Radioactive Sahara sand dust: “It comes back to us like a boomerang”

The images amazed many French people. Sand dust from the Sahara, carried by northward winds, flew over France on February 6, tinting the atmosphere yellow over much of the south and east of the country. This rise “is a phenomenon which occurs fairly regularly, provided that there is a fairly sustained southerly wind regime”, mainly in autumn or winter, Météo France explained at the time.

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According to the association for the control of radioactivity in the West (ACRO), this sand dust from the Sahara carried Cesium-137, residue from old French nuclear tests in the region at the beginning of the 1960s. of radiation protection at the University of Caen, Pierre Barbey is also a volunteer scientific advisor to the ACRO laboratory. With his association, he monitors “radioactivity” and tries to “act of vigilance”. He explains to L’Express the scope of his discovery, revealed on Friday at France 3 Bourgogne Franche-Comté.

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L’Express: Sahara sand dust collected in the Jura massif carried Cesium-137, residue from old French nuclear tests in the Sahara. How did you make this discovery?

Pierre Barbey: This issue of nuclear testing is well known to our association, which has been monitoring radioactivity in the environment for 35 years. We had already experienced a similar phenomenon thirty years ago in Normandy. The cars were covered with dust from Sahara sand. This radioactivity had been observed in soil deposits of these atmospheric particles.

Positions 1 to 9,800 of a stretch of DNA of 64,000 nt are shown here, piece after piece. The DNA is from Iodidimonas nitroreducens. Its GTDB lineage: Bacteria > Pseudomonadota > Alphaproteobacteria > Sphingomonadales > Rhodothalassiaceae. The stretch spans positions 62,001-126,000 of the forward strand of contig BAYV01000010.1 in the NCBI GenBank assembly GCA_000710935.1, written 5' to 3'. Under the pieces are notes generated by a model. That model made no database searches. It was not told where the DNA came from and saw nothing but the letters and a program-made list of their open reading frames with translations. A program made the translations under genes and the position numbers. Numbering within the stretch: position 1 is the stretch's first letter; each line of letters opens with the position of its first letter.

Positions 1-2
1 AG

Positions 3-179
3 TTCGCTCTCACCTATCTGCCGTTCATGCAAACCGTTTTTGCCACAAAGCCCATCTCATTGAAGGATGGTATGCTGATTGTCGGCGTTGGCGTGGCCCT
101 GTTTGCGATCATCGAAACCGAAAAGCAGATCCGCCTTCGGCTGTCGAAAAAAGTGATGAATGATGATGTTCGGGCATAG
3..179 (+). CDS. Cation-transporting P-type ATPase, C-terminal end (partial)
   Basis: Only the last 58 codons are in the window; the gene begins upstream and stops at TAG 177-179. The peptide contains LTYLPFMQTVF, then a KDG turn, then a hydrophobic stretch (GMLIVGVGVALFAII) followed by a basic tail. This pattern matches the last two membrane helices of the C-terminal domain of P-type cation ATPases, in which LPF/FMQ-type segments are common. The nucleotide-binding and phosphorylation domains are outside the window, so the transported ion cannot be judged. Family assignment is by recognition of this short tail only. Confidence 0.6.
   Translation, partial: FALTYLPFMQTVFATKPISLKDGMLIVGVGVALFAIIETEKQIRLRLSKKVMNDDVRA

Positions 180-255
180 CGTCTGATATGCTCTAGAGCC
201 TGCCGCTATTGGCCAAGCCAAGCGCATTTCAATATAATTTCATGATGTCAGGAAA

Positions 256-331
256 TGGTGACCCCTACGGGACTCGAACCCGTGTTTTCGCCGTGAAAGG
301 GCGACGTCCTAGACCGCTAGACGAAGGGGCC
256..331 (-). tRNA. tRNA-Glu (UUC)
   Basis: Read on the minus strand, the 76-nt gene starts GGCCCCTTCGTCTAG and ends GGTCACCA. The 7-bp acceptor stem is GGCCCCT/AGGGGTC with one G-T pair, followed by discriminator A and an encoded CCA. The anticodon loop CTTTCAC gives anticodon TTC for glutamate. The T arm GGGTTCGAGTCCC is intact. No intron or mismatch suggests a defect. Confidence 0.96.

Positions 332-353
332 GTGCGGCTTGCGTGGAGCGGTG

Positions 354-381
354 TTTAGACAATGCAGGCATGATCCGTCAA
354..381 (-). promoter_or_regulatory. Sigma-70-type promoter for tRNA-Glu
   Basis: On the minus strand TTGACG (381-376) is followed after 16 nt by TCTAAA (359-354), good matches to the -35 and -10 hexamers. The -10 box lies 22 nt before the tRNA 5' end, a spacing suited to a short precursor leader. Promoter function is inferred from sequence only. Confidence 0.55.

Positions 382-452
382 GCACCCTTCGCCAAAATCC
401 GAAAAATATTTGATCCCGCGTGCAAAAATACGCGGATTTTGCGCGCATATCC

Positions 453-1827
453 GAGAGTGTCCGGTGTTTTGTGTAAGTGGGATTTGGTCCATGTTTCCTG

This episode recurred in February. It is the consequence of the same meteorological phenomenon. In this region of the Sahara, hot air currents can carry the finest sand particles very far. This time, it went up on February 6 all over eastern France. I immediately understood that these sands came from the Sahara, I could observe the transformation of the atmosphere and the ocher-colored soils all day. The precedent of Normandy put the chip in my ear. In the evening, I took samples from my vehicle, which were analyzed at the Acro laboratory. The sand dust carried Cesium-137.

What is the scientific interest of this discovery?

The identification of Cesium-137 is final. This discovery is very interesting. These nuclear tests took place in the early 1960s. This shows the importance of this original nuclear pollution, both in space and in time. We are far from the Sahara, so a phenomenon of dilution and dispersion occurs. It is impressive to observe this radioactive pollution 60 years later. It comes back to us like a boomerang, because it is France’s responsibility to have launched these nuclear fires in the Sahara. It’s a return to sender.

In addition, these particles are deposited on the ground. It is pollution. It begins on soils, and then ends up on waterways. In mountainous regions, there will be phenomena of reconcentration of this radioactivity, because it will be transported by water and concentrated in low points.


Is the identification of Cesium-137 dangerous for humans?

It is a radioactive substance, therefore toxic. You have to see what is the exposure of people who are in the presence of such a cloud. They will inhale it – it’s internal contamination – and be exposed externally because Cesium-137 emits penetrating gamma radiation. Now the demonstrated Cesium-137 levels are extremely low. It will always be difficult to demonstrate a possible health effect. Even large-scale epidemiological studies – conducted in areas affected by the passage of the cloud of particles – could not possibly show health consequences.


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